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Energy consumption questions permeate work and personal life

At work and in her personal life, Juliet Sinisterra applies planning processes and green-building know-how from her experience as an architect to shape communities and create sustainable homes.

For example, unlike many who are considering buying an HDTV, Juliet Sinisterra researched those TV’s energy consumption.  She found that few, except for some with small screens have an Energy-Star rating.  Some large flat-screen TVs use more electricity than a refrigerator, she said.

Through several new services at Community-Minded Enterprises (CME), she promotes initiatives that help CME fulfill its mission of creating “vibrant, inclusive, resilient communities.”

Juliet Sinisterra
Juliet Sinisterra

With the Northwest Ecobuilding Guild, Juliet educates people on natural and green building, and develops architectural designs to make new buildings carbon neutral by 2030.  She said that 40 percent of greenhouse gas emissions come from buildings.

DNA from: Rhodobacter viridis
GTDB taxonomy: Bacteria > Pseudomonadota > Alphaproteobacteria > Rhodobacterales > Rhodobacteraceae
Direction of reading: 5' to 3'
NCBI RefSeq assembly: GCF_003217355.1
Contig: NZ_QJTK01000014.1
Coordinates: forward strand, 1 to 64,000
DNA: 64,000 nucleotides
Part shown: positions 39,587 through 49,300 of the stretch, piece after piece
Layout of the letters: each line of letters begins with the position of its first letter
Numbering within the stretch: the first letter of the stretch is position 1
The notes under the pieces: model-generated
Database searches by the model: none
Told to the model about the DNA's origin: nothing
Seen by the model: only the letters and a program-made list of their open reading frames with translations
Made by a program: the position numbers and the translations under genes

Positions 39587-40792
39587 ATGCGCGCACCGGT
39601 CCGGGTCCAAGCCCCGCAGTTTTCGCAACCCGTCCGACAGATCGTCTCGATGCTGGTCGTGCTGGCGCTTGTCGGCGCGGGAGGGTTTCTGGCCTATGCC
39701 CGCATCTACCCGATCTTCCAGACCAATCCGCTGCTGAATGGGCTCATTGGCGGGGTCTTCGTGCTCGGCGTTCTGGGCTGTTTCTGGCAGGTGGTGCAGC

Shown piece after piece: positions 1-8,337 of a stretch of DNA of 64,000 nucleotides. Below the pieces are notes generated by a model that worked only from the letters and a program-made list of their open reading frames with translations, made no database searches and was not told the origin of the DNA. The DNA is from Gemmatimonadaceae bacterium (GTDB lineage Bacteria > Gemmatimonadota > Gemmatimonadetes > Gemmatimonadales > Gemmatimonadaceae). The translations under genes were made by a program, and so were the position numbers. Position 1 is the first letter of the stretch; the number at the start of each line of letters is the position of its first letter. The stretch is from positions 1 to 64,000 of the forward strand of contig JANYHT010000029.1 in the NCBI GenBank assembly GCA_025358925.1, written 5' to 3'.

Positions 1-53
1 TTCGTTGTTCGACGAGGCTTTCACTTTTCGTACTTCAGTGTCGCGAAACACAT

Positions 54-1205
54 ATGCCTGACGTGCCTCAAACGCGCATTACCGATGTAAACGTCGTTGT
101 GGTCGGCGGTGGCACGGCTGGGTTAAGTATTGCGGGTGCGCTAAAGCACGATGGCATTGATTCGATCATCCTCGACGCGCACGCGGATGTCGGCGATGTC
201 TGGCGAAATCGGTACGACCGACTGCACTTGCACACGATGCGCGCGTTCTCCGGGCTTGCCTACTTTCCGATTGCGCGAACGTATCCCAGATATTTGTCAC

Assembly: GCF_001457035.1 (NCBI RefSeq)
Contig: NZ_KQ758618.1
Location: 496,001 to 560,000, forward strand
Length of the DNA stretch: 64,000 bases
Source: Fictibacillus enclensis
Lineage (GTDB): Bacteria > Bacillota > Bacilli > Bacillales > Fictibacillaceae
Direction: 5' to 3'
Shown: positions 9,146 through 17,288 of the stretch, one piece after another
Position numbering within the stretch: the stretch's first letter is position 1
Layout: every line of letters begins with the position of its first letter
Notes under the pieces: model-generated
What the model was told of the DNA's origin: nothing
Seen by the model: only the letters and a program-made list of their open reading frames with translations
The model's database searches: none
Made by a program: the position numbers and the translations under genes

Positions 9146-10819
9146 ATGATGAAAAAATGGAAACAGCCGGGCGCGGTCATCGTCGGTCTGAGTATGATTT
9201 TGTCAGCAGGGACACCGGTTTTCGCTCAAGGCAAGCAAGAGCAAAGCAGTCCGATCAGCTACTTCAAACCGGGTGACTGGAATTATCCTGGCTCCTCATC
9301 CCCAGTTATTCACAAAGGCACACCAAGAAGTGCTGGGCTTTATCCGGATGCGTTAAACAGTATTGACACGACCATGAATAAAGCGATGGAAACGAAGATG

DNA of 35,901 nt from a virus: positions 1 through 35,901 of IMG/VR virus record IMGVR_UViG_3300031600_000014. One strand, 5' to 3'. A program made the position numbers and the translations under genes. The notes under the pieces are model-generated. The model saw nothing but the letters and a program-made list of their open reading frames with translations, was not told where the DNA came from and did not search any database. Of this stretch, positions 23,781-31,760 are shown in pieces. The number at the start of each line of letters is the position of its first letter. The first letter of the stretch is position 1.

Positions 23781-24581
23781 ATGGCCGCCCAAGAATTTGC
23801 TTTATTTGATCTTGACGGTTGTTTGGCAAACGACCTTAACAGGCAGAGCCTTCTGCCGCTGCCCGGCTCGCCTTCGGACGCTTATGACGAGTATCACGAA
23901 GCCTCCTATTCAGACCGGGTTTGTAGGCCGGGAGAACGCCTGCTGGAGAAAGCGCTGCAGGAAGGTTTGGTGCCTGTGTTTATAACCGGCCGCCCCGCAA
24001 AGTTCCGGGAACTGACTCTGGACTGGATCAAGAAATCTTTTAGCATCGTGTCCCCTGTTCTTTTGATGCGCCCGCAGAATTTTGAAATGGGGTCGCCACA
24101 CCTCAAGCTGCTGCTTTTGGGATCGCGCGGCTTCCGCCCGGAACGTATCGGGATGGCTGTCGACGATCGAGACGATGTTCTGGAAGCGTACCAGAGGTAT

At home, she conserves energy, consumes less, researches purchases and uses renewables.    

For a workshop at the 2008 Bioneers Conference, she told of ways to enhance “the built environment,” build community and reduce carbon emissions.

After graduating from Gonzaga Prep and Washington State University, where she earned a five-year professional degree in architecture in 1993, Juliet worked for a year with the Fremont Public Association in Seattle’s Low-Income Housing Institute and for five years with a private architectural firm, developing museum plans and public projects.

On returning to Spokane, she worked a year with Integrus Architects to design the Barbieri Student Center at Gonzaga Prep to create spaces for students to gather and build community.